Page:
The majority opinion reasoned that the commission could not continue the existing method of imputing accelerated depreciation. The commission said of its 1968 ruling: "The imputation of accelerated depreciation with flow-through did not deprive Pacific of its property without due process because there was then no legal restriction against Pacific's changing to accelerated depreciation with flow-through and paying essentially those income taxes that had been allowed in the decision. [¶] That no longer is the case. If we now were to attempt to impute accelerated depreciation with flow-through for setting rates in this proceeding, the law clearly would preclude Pacific from actually using accelerated depreciation in filing its federal income tax returns. We thus would be assuming lower taxes than [6 Cal.3d 126] Pacific would be required by law to pay. ... Since accelerated depreciation with flow-through is no longer an option available to Pacific under federal law, it would now be futile to consider the relative merits of flow-through and normalization." (Italics added.)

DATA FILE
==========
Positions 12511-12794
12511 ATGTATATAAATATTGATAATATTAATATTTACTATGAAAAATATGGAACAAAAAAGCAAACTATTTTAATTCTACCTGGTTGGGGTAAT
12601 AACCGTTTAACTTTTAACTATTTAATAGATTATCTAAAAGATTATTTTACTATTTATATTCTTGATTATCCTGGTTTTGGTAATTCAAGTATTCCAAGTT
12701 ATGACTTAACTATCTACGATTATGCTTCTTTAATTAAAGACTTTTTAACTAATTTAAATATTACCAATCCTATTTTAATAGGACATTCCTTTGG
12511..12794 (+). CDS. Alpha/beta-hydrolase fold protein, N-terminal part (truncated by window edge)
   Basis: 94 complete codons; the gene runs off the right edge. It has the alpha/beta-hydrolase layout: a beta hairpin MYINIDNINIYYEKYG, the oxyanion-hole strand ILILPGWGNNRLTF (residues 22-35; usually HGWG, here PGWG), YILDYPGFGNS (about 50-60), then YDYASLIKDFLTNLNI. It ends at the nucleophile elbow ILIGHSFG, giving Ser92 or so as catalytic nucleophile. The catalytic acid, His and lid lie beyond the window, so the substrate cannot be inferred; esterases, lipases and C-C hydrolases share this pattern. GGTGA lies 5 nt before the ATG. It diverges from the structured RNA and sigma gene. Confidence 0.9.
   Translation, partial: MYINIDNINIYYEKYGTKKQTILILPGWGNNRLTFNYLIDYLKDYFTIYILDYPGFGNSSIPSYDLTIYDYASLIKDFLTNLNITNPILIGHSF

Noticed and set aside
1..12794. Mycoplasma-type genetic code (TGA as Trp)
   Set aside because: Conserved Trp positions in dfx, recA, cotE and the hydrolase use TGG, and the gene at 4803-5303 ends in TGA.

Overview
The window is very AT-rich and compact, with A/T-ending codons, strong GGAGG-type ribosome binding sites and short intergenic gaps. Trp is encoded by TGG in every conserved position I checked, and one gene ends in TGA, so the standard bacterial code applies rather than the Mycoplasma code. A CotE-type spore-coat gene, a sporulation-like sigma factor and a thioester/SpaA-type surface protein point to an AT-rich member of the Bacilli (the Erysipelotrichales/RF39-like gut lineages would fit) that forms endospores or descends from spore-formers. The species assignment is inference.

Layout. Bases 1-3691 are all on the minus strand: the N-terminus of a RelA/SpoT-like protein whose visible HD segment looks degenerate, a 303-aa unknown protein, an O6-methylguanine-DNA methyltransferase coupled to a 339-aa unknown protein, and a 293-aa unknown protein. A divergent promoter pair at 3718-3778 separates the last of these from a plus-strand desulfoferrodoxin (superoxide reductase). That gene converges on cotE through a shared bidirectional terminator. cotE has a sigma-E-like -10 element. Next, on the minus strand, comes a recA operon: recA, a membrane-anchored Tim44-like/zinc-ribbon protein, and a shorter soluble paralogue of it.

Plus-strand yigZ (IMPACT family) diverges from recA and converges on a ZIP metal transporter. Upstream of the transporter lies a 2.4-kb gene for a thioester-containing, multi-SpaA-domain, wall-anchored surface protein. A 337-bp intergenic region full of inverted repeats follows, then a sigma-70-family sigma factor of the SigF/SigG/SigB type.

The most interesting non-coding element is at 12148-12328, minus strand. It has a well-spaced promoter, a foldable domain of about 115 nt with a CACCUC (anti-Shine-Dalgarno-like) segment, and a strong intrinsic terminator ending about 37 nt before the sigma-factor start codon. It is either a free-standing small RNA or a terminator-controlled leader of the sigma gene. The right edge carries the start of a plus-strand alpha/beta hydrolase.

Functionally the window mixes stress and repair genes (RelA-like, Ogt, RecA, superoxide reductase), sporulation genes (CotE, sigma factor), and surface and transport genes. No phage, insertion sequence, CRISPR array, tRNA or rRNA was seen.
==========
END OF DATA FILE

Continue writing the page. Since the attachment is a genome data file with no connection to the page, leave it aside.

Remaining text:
We have concluded that the commission has erred in refusing to consider the merits of adhering to the 1968 method of imputing accelerated depreciation with flow-through and that for this reason its decision must be annulled. Under the 1968 method Pacific filed its federal income tax return on the basis of straight line depreciation but for rate purposes the tax expense was calculated on the basis of accelerated depreciation and the savings flowed-through to the ratepayers. Subsection (l)(2)(A), quoted above, provides that the utility may use straight line depreciation in its federal income tax returns, and there are no conditions to the resort to straight line.